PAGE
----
Pittsfield’s Ralph J. Froio Senior Center celebrated its 25th anniversary Tuesday with a ribbon cutting for the restoration of its iconic marquee.
When Pittsfield’s Council on Aging was formed in 1956, it was confined to a three-room office on a side street. Theresa Bianchi is the chair of the council and its senior member, with more than 30 years’ experience.
“With really the foresight and the vision of Ralph Froio, who our center is named after, who was a remarkable community advocate — especially for seniors," said Bianchi. "And someone who also was a union leader, looked out for working families. He knew that in order to grow, we needed to expand.”
And expand they did.
“Ann Wojtkowski was mayor at the time, and of course, as an engineer, she gravitated towards restoring one of the most symbolic buildings that we have in downtown, because we wanted to keep it local,” Bianchi said.
Just a block away, on North Street, sat the empty Capitol Theater — once a bustling cinema with 1,350 seats. With the city’s backing, the theater was restored, and the Ralph J. Froio Senior Center opened in its new home on October 11th, 1993.
“And so today, we’re highlighting our center," said Bianchi. "We’re celebrating the kind of programs and services that we’ve grown to love, and one that we recognize as important for the future.”
“This is one of the best, in the state of Massachusetts," said Vincent Marinaro, the executive director of the center.
“I think in every community, the senior center is just vital," he said. "Because of the fact that we have so many activities, and basically every activity is designed to help our seniors live longer, healthier lives, because they’re socializing and they’re not isolated.”
Marinaro estimates the center serves around 125 seniors a day, but it provides services to the 10,000 seniors who live in Pittsfield — and beyond.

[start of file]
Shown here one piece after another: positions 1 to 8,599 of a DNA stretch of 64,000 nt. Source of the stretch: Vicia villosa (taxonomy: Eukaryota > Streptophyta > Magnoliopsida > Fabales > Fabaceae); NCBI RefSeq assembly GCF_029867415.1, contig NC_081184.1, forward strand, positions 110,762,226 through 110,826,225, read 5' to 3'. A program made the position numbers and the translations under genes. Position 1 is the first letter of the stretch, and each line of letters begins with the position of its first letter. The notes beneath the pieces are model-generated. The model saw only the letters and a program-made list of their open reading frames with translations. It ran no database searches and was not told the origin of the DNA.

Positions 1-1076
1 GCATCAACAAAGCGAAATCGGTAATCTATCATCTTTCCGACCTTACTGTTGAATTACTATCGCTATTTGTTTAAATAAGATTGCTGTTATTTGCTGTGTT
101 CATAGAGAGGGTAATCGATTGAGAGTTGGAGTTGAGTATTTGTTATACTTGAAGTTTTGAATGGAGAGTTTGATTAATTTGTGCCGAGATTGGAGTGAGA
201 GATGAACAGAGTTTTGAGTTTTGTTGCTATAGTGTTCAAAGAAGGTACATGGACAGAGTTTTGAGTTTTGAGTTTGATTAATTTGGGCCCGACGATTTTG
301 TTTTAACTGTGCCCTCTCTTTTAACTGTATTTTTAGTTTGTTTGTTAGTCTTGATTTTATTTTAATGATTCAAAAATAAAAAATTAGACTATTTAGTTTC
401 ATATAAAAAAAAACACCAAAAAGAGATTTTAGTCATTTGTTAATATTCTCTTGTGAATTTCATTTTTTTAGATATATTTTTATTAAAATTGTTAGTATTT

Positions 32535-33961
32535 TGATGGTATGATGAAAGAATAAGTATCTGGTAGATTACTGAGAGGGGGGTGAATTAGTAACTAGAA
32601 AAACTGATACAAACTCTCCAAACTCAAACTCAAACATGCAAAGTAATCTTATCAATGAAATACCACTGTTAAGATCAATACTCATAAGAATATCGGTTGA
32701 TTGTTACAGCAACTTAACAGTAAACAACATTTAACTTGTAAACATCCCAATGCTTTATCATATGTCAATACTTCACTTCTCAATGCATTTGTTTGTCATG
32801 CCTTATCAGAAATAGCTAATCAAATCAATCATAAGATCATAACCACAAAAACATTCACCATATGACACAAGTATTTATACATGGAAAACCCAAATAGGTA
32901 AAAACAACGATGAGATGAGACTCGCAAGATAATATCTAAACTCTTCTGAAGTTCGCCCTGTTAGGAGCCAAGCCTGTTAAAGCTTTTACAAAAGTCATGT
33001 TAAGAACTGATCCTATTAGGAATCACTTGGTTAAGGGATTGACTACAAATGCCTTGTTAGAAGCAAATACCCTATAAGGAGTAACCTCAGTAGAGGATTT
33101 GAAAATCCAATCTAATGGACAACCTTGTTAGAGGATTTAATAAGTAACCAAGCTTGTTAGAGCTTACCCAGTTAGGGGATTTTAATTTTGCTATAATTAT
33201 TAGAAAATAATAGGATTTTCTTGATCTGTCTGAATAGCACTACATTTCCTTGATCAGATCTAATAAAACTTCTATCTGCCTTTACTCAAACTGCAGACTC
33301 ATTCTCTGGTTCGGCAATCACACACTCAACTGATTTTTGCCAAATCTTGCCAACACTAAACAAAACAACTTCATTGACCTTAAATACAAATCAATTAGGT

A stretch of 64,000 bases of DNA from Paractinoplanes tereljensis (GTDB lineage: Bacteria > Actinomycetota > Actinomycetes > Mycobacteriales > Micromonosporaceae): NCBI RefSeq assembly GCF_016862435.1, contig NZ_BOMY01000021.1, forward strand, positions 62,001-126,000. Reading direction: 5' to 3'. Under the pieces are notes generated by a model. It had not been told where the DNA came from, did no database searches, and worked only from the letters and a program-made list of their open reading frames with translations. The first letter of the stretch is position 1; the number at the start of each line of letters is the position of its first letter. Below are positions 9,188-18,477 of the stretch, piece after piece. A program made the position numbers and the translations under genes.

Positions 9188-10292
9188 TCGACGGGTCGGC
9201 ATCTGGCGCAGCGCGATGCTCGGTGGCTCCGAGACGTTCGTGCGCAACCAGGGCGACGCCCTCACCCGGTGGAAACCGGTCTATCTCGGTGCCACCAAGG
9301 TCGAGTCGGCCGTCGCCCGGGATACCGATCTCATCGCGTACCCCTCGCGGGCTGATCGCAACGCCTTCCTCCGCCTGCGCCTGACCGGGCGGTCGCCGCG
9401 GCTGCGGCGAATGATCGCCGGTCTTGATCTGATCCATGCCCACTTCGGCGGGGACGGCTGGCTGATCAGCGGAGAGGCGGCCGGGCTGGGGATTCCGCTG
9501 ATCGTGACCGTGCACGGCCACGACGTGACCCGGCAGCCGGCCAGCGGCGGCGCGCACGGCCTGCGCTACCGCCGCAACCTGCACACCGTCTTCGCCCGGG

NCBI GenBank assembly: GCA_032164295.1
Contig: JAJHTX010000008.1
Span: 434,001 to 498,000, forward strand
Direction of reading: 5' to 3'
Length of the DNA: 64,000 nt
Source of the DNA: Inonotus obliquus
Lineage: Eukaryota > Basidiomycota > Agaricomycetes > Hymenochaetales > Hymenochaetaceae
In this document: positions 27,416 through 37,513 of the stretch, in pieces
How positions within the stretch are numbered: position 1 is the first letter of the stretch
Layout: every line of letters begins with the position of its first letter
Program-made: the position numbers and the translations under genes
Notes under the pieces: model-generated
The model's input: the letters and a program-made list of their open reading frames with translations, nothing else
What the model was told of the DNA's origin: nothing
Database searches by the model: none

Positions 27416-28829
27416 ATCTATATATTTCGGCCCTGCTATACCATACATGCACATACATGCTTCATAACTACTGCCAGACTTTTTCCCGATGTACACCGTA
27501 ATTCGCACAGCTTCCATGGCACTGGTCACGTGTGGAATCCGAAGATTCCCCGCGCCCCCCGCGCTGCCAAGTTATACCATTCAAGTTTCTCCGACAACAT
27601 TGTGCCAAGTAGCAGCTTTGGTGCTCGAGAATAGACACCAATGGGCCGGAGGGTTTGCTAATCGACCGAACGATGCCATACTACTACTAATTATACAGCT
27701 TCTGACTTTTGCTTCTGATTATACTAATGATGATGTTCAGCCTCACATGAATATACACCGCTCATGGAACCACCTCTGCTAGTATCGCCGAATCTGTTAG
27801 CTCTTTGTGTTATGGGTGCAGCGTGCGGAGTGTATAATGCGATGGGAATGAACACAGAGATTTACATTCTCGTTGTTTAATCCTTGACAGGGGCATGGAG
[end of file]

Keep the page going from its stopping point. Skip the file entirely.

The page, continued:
“Because we’re open to anyone in Berkshire County that wants to join. There’s no charge to join. The only cost is a $4 fee for a parking sticker, for an annual parking sticker," said Marinaro. "Other than that, it’s just the cost of maybe — if they have a yoga class, they might pay $3 for a yoga class, which is very reasonable.”
The center has served a variety of purposes for Pittsfielders.
“About a month of two ago we had a fire at the white terrace apartments, and we came down and sheltered the folks until they could get alternate housing," said Marinaro. "So we do it all.”
The center offers dance classes, quilting groups, book clubs, and countless other activities to seniors — as well as stepping beyond its walls to offer advocacy.
“I consider us like a birdfeeder," Marinaro told WAMC. "We’re here, and the people come, and they feed, and they get information, and they get whatever they need from us.”
“The last movie I came to at the Capitol Theater — my father was an usher here, after he retired from the GE — was the movie ‘Cleopatra,’" said Mary Gloria. "I’ll never forget it. And they were lined up all the way down to Linden Street.”
Gloria is a lifelong Pittsfielder. She worked at the Crane Paper company before having three children, and she’s been coming to the Froio Center since the day it opened in 1993. Why?
“Because it’s a lifesaver,” she said.
Gloria was seated at a packed table of fellow seniors.
“A very sociable place to come, a very nice place to come — everybody’s got the same problems, everybody’s lost a loved one, and we’re all the same,” said Gloria.
The City of Pittsfield has budgeted $223,000 to undertake a restoration of the center’s iconic marquee that still bears the name “Capitol” from its former incarnation. The plan is to replace its lights and remove its lead paint.